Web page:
As usual the quarterly Digitalsmiths and TiVo recent Video Trends Report contains a ton of interesting statistics about the industry. The following table shows the number of households that subscribed to the various OTT services during the third quarter of each of the last four years.
‘ Q3 2013 Q3 2014 Q3 2015 Q3 2016
Netflix 41.7% 46.4% 49.9% 51.8%
Amazon Prime 12.9% 17.9% 19.9% 24.8%
Hulu 9.4% 9.6% 12.1% 9.9%
HBO Now 4.3% 5.2%
YouTube Red 3.1%
CBS All Access 2.1% 2.1%
Sling TV 1.0% 1.7%
Play Station Vue 1.3% 1.6%
Blockbuster 1.8% 1.2% 1.0% 1.0%
Other 1.5% 1.4% 1.7% 1.8%
Nothing 51.8% 47.3% 43.7% 38.1%
Netflix has continued to dominate the industry and has grown to cover an additional 10% of all homes nationwide since 2013. Hulu increased market share in 2015 but is back down again. But expect Hulu to grow again since they are picking up a lot of new content from its owner programmers. In four years Amazon Prime has doubled, although there is a lot of debate about how many people actually watch the video service since it comes free with the Prime shipping program.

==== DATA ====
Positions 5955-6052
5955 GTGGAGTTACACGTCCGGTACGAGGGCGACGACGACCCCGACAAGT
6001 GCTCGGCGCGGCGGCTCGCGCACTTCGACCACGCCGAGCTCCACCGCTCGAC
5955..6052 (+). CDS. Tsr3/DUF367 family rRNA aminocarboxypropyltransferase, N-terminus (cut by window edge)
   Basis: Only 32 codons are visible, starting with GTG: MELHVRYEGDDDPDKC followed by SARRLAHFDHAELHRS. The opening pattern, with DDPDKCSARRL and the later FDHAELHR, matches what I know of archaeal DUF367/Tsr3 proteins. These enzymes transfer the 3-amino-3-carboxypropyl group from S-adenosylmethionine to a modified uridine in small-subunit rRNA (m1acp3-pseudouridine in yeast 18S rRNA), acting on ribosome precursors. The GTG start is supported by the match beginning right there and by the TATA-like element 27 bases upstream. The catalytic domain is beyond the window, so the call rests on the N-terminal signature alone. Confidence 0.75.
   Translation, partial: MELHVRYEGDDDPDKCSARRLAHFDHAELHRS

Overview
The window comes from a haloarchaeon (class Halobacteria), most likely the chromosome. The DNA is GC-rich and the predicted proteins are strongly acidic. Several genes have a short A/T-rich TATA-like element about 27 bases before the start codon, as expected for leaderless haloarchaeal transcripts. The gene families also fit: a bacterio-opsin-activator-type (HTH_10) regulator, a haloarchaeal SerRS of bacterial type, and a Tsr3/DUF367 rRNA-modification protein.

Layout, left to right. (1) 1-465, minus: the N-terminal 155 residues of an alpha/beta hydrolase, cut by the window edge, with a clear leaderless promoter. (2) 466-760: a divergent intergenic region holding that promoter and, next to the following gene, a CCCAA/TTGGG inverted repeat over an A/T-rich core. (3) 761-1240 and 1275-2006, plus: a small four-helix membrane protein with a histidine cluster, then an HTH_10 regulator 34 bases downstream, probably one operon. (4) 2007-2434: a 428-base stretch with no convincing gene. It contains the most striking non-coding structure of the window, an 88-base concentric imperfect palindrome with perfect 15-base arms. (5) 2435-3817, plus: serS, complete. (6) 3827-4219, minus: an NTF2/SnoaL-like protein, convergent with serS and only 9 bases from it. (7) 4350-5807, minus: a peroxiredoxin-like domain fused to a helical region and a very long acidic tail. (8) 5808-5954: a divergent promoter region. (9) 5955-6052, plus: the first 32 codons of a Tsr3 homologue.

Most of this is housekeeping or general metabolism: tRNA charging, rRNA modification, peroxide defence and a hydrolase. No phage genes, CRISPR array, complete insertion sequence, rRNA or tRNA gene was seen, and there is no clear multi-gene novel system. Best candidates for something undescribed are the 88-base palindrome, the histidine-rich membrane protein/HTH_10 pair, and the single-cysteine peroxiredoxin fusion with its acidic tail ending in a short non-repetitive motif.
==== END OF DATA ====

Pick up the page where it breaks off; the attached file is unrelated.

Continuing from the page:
What springs out most from the chart is how the industry is diversifying. In just the last year YouTube Red and Shomi sprang to fifth and sixth place in the industry. And 2014 saw the introduction of Play Station Vue, SlingTV, CBS All Access, and HBO Now. It’s also striking to see the number of homes that don’t watch OTT content drop from 52% in 2013 to only 38% today.
You may be surprised to see Blockbuster still active on the list. While all their stores have closed, the Blockbuster brand is still being used to market OTT movies and is now integrated into SlingTV.
The ‘Other’ category is interesting. On last count there were over 100 different video pay services on the web, yet outside the major OTT players these services together are only seen in 1.8% of households.
This next chart shows what people pay for OTT content, comparing 2014 and today
Monthly Expense Q3 2014 Q3 2016
$1 – $2 2.0% 3.6%
$3 – $5 2.3% 3.2%
$6 – $8 33.4% 16.5%
$9 – $11 21.7% 30.1%
$12 – $14 8.1% 10.0%
$15 – $20 14.0% 15.8%
$21+ 6.8% 10.7%
Use But Don’t Pay 11.1% 10.1%
In just two years the average bills have crept significantly upward. Currently over 2/3 of homes report paying more than $9 per month for OTT service, while in 2014 that was only 51%. Probably more interesting is that 26% of homes pay more than $15 per month for OTT content. My household is in this category and we have subscriptions to Netflix, Hulu, Amazon Prime (including Starz), and SlingTV.
The percentage of households who told an interviewer that they watch but don’t pay for OTT content dropped slightly, but represents about the same number of people from 2014 to 2016.